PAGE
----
Cleobury has had a wonderful musical love affair of the King's College Choir since he started conducting them in 1982. In fact he has built on the superb work of Sir David Willcocks, who made a wonderful all-male King's Messiah for EMI in 1972. When one listens to this recording, one is struck by the consistency of Cleobury's approach. Yet he has also matured and mellowed in the way he conducts the work. Cleobury adopts brisk tempi like in his previous versions but yet he infuses his performance with slightly more gravitas. I'm struck by the stark seriousness of Behold the Lamb of God and He was despised, as they're quite effective at his chosen speeds. His Choir sings superbly, and this crop of choristers and choral scholars is arguably one of his best overall teams in recent years. The choruses are characterful, with wonderful, melodious and well-balanced singing. They are crisp, alert and dynamic especially in For unto us and the Hallelujah chorus, except that I would have liked there to be a faster tempo for And the glory of the Lord (i.e. conducted at one in a bar like the Higginbottom version). The team of soloists is very fine, and they sing as superbly as their counterparts on the earlier recordings (the Decca version and the live Pieterskerk version on Ccolumns Classics.) Oddly enough I found I liked the male soloists a little more than the female soloists. Allan Clayton is an extremely musical tenor in his solos, especially the opening Comfort ye recitative that leads into Every valley. It was a treat to hear him do the extended version of O death, where is thy sting when he duetted with Alice Coote. I rather liked Matthew Rose, as he seemed to sing his solos to the rafters and project his voice perfectly clearly. I especially liked his rendition of The trumpet shall sound, and he seemed to inspire the trumpet soloist who accompanied him in this aria. However, I felt a little uncomfortable with the female soloists, as I felt that their voices were a little heavy and had a little too much vibrato. Alice Coote's voice is motherly and very comforting, and her renditions of O thou that tellest and He was despised were tender and light, though I prefer Anne Sofie von Otter's versions on the Pinnock recording a little more. Alish Tynan's soprano solos are heartfelt but I must admit that even in her solo of I know that my Redeemer liveth she sounded as if she was singing the role of Brünnhilde rather than a Handel oratorio. Nevertheless she is just as musical as the other soloists on Cleobury's team.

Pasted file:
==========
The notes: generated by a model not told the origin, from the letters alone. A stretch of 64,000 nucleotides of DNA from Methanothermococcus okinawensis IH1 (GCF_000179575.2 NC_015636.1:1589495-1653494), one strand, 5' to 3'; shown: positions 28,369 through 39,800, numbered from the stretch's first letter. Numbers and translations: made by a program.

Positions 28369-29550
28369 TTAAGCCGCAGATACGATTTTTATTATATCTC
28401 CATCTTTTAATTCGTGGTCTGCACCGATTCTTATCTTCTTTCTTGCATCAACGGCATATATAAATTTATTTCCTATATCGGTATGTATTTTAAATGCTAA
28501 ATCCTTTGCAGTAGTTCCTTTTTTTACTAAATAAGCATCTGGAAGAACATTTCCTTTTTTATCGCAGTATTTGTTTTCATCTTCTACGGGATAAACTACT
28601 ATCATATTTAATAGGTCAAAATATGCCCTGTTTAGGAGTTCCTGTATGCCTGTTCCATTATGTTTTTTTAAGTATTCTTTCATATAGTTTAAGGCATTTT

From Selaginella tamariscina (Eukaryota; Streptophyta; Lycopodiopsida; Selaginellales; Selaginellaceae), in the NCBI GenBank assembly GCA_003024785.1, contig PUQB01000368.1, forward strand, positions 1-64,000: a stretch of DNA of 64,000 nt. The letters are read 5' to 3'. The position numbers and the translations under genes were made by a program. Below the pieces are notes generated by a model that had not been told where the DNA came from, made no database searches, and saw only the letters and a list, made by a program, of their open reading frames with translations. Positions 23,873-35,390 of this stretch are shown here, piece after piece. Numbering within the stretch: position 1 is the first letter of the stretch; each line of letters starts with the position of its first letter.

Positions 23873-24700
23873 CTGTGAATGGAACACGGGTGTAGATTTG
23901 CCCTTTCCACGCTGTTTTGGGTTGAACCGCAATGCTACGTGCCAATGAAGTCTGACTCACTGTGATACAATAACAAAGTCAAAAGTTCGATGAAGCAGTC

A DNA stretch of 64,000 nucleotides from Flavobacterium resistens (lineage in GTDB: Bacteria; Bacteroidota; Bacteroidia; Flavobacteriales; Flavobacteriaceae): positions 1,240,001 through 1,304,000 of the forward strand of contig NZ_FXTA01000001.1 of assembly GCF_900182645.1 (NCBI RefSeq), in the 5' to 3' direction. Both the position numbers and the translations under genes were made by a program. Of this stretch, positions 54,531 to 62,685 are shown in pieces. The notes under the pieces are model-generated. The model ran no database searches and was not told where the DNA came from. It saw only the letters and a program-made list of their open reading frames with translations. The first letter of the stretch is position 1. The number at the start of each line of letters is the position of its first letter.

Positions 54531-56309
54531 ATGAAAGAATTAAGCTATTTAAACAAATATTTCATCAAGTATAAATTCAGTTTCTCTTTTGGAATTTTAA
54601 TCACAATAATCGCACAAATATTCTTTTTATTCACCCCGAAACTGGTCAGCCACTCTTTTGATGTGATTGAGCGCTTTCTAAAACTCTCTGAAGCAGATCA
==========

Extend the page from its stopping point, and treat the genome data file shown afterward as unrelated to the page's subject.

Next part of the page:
I know I've got minor quibbles about the solo singing, but their singing is mighty fine and they don't undermine the performance. However I must admit that the technical quality of the recording is a serious handicap to a fine performance like this. I know I shouldn't say this as it's unfair to the artists who have made the record. However I know that EMI's sound quality in recent years has suffereed from dynamic range limiting, and the sound is opaque that it lacks the punch, airiness, clarity and kick of a well-engineered recording, such as the recent Harry Christophers recording of Messiah. I know that many recent EMI recordings of Cleobury & King's have suffered from this problem, but I also notice that other superbly-performed EMI CDs like the Simon Rattle Brahms and the Leif Ove Andsnes Schumann & Grieg piano concertos are also afflicted with these technical problems. I'm not speaking just for this CD, as I've got some other recent EMI Classics CDs that have suffered from this problem too. No doubt the recording is of a good quality, and it captures the acoustic of the King's Chapel well, but yet it seems to favour the orchestra rather than the choir. As such, while I can hear the sound of the choir clearly, I feel as if the 1994 Pieterskerk version on Brilliant Classics (or Columns Classics), or even the superbly-engineered Decca/Argo version, seem better recorded, even despite its not-so-favourable acoustic. The EMI technicians make me hope that one day King's College & Cleobury could set up their own record label and get Chris Hazell & Simon Eadon to engineer their recordings to produce a sensitive, atmospheric, well-balaced and clear sound.